But the weeks of inaction allowed the situation to get out of hand and left Jewish students at the university feeling unsafe and unwelcome, according to Rabbi Levi Shemtov, executive vice president of American Friends of Lubavitch (Chabad) and founder of Chabad GW.

“The students are very emotionally disheveled. Because here they are building their lives and [they’re] seeing those who should easily be protecting them abandoning them,” he said.

Shemtov added that he feels Granberg has been a strong supporter of the GW Jewish community to the extent that she could, noting that she’s been to several Chabad GW events, including visiting the Chabad GW Townhouse at Washington Circle to meet students and participating in the recent “Mega Shabbat” event on the GW campus.

Shemtov said the situation was exacerbated by the presence of outside protesters not affiliated with GW, as the school wasn’t able to lay down consequences while the MPD was taking a back seat.

He added that with the removal of the encampment and many students going home at the end of the spring semester, things on campus have died down significantly from where they stood a week ago, but he felt there could be a lasting effect on Jewish students.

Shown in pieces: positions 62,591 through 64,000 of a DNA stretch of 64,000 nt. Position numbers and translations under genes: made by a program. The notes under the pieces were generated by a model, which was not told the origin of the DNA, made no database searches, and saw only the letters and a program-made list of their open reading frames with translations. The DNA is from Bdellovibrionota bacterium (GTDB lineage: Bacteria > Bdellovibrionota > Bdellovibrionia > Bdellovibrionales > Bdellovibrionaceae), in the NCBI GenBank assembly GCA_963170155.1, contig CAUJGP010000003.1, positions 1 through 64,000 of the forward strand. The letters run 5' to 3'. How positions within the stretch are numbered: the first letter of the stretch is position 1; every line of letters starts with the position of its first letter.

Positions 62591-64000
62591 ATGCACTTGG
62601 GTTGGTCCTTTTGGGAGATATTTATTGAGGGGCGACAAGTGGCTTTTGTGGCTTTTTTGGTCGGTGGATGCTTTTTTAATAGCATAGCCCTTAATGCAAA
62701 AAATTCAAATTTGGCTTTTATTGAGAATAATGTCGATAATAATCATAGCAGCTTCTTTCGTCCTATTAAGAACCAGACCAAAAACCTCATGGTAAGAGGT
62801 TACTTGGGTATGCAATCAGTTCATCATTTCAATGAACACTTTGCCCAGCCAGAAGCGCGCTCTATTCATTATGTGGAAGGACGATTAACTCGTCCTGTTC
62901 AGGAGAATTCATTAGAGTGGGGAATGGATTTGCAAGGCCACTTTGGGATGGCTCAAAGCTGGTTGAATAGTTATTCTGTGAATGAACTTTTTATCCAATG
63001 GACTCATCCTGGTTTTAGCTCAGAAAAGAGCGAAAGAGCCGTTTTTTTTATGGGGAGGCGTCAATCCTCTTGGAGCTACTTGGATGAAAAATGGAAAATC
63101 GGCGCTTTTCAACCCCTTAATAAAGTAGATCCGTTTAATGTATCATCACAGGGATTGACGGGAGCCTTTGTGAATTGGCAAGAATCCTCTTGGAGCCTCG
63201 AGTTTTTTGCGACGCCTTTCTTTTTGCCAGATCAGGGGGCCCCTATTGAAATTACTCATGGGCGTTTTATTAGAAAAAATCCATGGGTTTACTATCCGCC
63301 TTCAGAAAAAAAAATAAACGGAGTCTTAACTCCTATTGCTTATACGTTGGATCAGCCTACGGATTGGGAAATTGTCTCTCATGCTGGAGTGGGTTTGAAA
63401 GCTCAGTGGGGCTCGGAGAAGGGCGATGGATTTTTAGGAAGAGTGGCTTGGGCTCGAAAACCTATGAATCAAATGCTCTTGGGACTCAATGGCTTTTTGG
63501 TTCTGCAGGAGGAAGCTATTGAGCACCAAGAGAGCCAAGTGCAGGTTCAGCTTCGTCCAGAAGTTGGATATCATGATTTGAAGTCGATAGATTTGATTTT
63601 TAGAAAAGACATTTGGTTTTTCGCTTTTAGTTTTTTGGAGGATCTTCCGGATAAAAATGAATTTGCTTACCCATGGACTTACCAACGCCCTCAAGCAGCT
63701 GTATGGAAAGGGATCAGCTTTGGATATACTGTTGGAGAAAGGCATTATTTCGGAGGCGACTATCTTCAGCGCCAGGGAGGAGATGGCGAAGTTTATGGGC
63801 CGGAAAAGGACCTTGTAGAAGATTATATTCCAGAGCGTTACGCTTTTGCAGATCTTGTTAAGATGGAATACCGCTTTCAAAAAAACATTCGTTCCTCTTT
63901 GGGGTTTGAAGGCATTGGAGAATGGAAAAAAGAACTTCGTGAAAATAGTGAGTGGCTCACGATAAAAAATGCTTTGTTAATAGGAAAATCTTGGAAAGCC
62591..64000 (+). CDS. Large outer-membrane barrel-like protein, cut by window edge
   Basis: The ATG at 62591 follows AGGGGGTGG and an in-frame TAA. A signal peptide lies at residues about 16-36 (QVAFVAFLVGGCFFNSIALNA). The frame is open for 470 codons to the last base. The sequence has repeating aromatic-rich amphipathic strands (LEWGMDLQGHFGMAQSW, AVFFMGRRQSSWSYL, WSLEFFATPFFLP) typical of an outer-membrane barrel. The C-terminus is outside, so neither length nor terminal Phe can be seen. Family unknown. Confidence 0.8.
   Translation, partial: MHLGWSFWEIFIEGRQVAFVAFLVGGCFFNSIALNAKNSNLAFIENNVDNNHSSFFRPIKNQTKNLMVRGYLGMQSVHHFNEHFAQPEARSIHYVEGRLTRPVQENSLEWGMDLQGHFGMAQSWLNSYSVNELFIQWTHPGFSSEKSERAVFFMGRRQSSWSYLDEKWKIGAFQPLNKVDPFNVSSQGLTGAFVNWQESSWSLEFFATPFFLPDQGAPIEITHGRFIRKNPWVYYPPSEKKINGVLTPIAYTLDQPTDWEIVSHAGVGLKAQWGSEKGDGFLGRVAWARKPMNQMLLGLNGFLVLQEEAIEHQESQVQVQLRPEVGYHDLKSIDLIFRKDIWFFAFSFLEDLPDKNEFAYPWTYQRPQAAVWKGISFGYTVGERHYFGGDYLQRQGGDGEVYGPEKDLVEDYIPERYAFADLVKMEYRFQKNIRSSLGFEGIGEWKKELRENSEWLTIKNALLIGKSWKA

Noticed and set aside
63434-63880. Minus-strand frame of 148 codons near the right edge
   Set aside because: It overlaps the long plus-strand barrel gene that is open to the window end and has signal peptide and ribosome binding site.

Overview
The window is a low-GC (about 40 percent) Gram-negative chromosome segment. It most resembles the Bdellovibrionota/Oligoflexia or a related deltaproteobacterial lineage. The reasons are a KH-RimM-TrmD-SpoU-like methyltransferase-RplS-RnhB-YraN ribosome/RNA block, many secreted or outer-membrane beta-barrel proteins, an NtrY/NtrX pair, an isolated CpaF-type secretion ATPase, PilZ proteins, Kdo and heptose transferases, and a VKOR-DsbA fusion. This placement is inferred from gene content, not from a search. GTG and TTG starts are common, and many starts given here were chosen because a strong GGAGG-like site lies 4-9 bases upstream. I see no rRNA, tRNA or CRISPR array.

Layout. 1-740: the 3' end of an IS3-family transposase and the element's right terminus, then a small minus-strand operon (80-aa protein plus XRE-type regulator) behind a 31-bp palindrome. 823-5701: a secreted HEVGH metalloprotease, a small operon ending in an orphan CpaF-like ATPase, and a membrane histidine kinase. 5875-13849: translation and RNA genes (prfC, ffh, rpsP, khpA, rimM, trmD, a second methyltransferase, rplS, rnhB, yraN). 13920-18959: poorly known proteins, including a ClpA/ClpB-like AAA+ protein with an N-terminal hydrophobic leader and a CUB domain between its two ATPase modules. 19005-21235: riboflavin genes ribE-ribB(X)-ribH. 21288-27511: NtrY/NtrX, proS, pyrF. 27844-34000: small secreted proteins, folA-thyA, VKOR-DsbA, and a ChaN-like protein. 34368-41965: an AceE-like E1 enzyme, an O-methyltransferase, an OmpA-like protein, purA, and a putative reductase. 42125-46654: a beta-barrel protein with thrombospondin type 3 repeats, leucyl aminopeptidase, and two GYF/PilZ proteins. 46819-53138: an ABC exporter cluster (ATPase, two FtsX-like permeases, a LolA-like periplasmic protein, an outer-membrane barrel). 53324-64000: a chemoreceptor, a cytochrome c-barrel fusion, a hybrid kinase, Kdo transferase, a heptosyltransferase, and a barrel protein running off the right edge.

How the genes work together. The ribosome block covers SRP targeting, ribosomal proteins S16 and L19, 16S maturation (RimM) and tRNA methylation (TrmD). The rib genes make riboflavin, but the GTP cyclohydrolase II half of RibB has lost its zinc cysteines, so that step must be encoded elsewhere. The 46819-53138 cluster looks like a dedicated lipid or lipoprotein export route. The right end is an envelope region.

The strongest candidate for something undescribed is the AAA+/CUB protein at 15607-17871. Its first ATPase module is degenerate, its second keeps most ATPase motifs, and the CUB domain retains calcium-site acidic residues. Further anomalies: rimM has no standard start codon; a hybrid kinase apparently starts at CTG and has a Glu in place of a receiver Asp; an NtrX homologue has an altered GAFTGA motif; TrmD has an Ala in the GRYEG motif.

“Jewish students are traumatized … and in the short term it might affect Jewish enrollments and Jewish attendance,” Shemtov said.

“We say unequivocally that no student’s rights to be safe, to pursue their education, and to be proud Jews should be compromised in response to another student’s actions,” GW Hillel wrote in a statement posted to its Instagram account.

In contrast, Georgetown University has had calmer campus protests than GW, but there have still been plenty of demonstrations there that are impacting Jewish students, according to Rabbi Menachem Shemtov, co-founder and co-director of Chabad Georgetown.

Rabbi Menachem Shemtov said that there hasn’t been an encampment on Georgetown’s campus, as some students were going to GW to participate in their encampment, but he stressed that the situation was far from calm.